8) What are you working on now? We wait with great anticipation!
My next book, Land Shark, is being released on August 4, 2015. As I’m waiting for that, I’m working on a few stories involving a scarecrow and an alligator, but not in the same story. Although that might be interesting . . . Thanks for asking!

Should you wish to know more about Beth Ferry and would like to purchase her book, here are all her pertinent details.

Website: Beth Ferry
Where to purchase her book: Amazon, Barnes & Noble and Indie Bound
Beth’s social media connections:


A Brand New Day: Goodreads Giveaway!

Pigeonhole Books is giving away a free copy of award-winning book A Brand New Day! Click here to enter!

Page 2 & 3 for upload

A Brand New Day: A Banana Split Story is a children’s picture book about divorce. It tells the story of a little girl who has to split her time between two homes so that she can spend time with her mother and father throughout the week. The book is written in gentle rhyme accompanied by beautiful artwork with a muted colour palette.

The story also introduced the concept of a blended family as the little girl inherits a step brother. The story never once mentions the word “divorce” and presents this life challenge in a positive light. The book was written to demonstrate that despite being in divorce family, the child can still create special moments with each parent and still be very loved.

A Brand New Day has recently won awards in the 2015 National Indie Excellence Awards, Purple Dragonfly Book Award and the 2015 Readers’ Favorite Award Contest.

Pigeonhole Books creates children’s picture books for blended, divorced, multicultural and same-sex families. It is a gentle resource that aims to deal with life’s challenges through beautiful illustrations and loving words.

Winner! Readers’ Favorite Award!

Readers' Favourite Book AwardA Brand New Day, by self-published author A.S. Chung, has won a bronze award for the category of Children’s Concept books in the 2015 Readers’ Favorite Award contest! A Brand New Day is a children’s picture book about divorce using loving words and beautiful  illustrations. We are absolutely thrilled as contestants range from first-time authors to New York Times bestsellers and celebrities!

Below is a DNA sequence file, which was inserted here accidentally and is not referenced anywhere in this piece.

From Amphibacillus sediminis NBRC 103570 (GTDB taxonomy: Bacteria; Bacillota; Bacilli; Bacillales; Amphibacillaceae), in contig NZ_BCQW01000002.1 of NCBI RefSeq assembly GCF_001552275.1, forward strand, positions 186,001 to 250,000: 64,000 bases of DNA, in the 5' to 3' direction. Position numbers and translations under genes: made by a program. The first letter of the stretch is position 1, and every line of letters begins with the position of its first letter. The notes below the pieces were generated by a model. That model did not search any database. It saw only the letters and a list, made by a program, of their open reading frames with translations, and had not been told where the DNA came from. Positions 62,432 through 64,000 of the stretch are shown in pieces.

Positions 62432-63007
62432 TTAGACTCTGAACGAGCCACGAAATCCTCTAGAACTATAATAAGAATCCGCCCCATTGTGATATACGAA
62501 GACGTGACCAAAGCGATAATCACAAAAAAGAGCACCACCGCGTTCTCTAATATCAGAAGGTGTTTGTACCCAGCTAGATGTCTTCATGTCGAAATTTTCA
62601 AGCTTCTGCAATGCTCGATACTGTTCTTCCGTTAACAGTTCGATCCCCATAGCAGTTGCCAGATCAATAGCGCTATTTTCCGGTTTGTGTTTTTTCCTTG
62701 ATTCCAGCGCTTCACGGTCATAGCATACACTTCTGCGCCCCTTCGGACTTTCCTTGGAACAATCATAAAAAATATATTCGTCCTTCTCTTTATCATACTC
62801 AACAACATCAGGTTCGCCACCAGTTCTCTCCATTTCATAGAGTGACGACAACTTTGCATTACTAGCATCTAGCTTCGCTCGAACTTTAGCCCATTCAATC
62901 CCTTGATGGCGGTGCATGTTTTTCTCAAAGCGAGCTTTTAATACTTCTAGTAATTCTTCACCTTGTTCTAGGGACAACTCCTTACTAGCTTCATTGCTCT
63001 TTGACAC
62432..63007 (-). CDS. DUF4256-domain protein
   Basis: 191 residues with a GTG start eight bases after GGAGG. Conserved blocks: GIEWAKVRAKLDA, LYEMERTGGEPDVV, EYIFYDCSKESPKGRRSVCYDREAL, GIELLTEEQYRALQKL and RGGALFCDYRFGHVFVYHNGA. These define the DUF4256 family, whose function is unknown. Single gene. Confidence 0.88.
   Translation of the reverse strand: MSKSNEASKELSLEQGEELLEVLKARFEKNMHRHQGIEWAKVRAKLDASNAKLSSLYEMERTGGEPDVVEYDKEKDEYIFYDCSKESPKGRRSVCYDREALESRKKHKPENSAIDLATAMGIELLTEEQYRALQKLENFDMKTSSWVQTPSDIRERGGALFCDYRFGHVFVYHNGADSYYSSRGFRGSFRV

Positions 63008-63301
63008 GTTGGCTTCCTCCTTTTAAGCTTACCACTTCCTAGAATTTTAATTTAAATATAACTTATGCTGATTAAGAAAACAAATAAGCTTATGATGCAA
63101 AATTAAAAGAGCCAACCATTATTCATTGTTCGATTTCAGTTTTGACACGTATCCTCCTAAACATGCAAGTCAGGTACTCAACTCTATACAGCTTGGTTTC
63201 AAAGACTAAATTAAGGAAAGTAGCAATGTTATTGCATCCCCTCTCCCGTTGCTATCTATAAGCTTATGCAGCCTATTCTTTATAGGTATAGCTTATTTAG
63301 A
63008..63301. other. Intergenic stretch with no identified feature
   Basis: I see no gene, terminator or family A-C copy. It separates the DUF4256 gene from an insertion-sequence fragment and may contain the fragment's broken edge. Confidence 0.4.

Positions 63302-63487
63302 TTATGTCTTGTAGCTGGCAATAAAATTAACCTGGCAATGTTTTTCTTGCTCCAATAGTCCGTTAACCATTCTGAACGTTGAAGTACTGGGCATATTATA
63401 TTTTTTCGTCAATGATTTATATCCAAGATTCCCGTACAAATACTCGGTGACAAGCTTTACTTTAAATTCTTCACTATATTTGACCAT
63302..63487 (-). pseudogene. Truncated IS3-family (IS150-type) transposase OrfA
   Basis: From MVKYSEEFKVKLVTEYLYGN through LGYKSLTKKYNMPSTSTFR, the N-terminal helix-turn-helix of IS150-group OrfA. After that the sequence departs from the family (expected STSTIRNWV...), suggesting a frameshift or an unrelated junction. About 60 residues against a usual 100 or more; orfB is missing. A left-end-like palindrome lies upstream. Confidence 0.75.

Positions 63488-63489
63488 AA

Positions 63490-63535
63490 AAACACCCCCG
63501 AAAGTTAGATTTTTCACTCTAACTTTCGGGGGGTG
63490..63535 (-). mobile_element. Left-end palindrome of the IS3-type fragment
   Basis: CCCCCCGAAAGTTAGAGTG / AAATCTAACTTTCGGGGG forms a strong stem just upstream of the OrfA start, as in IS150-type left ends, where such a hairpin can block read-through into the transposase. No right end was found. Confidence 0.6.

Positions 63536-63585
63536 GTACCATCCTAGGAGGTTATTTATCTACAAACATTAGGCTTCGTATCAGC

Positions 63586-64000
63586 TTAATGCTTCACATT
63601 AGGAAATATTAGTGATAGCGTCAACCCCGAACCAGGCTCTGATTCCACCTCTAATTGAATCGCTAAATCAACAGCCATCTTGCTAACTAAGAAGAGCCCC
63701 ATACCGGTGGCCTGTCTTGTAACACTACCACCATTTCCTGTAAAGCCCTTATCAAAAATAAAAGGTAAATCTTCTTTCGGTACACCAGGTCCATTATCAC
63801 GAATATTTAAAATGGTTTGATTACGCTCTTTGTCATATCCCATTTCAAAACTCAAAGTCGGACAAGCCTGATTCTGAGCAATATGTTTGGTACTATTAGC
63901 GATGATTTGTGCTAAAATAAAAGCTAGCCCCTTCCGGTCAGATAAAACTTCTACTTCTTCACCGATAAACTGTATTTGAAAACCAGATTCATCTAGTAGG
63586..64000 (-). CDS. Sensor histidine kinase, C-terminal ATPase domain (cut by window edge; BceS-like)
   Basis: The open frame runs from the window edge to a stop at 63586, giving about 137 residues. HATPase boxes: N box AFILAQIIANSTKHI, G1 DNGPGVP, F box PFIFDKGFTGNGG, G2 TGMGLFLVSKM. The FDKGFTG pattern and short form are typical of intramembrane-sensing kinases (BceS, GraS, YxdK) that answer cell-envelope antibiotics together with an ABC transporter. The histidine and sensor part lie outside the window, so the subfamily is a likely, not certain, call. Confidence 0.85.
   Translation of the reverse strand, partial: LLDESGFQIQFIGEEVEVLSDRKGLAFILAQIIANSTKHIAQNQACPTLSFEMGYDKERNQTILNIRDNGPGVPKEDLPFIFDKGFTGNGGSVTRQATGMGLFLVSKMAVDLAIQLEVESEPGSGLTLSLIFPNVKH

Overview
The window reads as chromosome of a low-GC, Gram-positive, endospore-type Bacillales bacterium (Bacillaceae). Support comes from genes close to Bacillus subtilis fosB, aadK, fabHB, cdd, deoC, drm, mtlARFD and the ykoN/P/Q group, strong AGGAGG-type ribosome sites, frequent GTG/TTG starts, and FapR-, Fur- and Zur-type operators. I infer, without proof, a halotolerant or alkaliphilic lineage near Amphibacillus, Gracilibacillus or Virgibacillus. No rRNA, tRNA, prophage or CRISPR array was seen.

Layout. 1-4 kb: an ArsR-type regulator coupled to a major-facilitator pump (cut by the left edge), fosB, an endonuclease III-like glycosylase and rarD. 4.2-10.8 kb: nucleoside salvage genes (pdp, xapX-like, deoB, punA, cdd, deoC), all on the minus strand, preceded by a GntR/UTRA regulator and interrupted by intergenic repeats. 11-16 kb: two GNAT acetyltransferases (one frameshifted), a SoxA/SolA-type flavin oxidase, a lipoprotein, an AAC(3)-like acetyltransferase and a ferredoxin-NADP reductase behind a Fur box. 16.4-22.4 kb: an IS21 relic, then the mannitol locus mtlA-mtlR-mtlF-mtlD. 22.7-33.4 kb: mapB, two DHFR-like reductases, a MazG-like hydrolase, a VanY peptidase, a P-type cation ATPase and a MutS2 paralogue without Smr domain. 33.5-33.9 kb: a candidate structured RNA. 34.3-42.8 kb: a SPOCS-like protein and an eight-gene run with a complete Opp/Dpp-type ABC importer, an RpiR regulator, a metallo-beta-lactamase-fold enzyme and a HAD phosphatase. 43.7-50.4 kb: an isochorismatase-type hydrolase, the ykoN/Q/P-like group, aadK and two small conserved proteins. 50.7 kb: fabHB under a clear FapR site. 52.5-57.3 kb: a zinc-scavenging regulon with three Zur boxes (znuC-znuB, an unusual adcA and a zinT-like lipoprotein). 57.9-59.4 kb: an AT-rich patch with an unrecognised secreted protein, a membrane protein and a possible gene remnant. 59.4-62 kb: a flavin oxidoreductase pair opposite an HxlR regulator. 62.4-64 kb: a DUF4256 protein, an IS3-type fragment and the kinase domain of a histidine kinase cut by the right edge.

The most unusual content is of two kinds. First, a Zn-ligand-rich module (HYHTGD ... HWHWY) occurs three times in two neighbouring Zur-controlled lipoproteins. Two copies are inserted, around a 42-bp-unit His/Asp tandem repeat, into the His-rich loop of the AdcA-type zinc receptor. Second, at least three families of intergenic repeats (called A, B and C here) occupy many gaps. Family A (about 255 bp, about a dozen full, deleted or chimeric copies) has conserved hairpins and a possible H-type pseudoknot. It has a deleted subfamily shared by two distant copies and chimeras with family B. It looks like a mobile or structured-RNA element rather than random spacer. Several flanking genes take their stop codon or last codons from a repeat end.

Here is more about the Reader’s Favorite Award Contest:
Readers’ Favorite is the fastest growing book review and award contest site on the Internet. They have earned the respect of renowned publishers like Random House, HarperCollins and Simon & Schuster, and have received the Best Websites for Authors and Honoring Excellence awards from the Association of Independent Authors.

“We receive thousands of entries from all over the world. As a result of these large submission numbers we are able to break down our contest into 100+ genres, where each genre is judged separately, ensuring you only compete against books of your particular genre for a more fair and accurate competition. We receive submissions from independent authors, small publishers, and publishing giants like Random House, HarperCollins and Simon & Schuster, with contestants that range from the first-time, self-published author to New York Times bestsellers like J.A. Jance, James Rollins, and #1 best-selling author Daniel Silva, as well as celebrity authors like Jim Carrey (Bruce Almighty), Henry Winkler (Happy Days), and Eriq La Salle (E.R., Coming to America). “


Illustrator Interview: Stephen Macquignon

Stephen MacquignonPROFESSIONAL BIO:
Stephen Macquignon has illustrated eleven picture books. The first one he worked on was Angeline Jellybean published in 2008 by 4RV Publishing and a chapter book called The Art of Science. He was a contributing illustrator with Berry Blue Haiku Magazine and also Stories for Children Magazine, working alongside some very talented editors, art directors, and writers. More recently he illustrated Tea with the Queen an eBook/ paperback for Xist Publishing.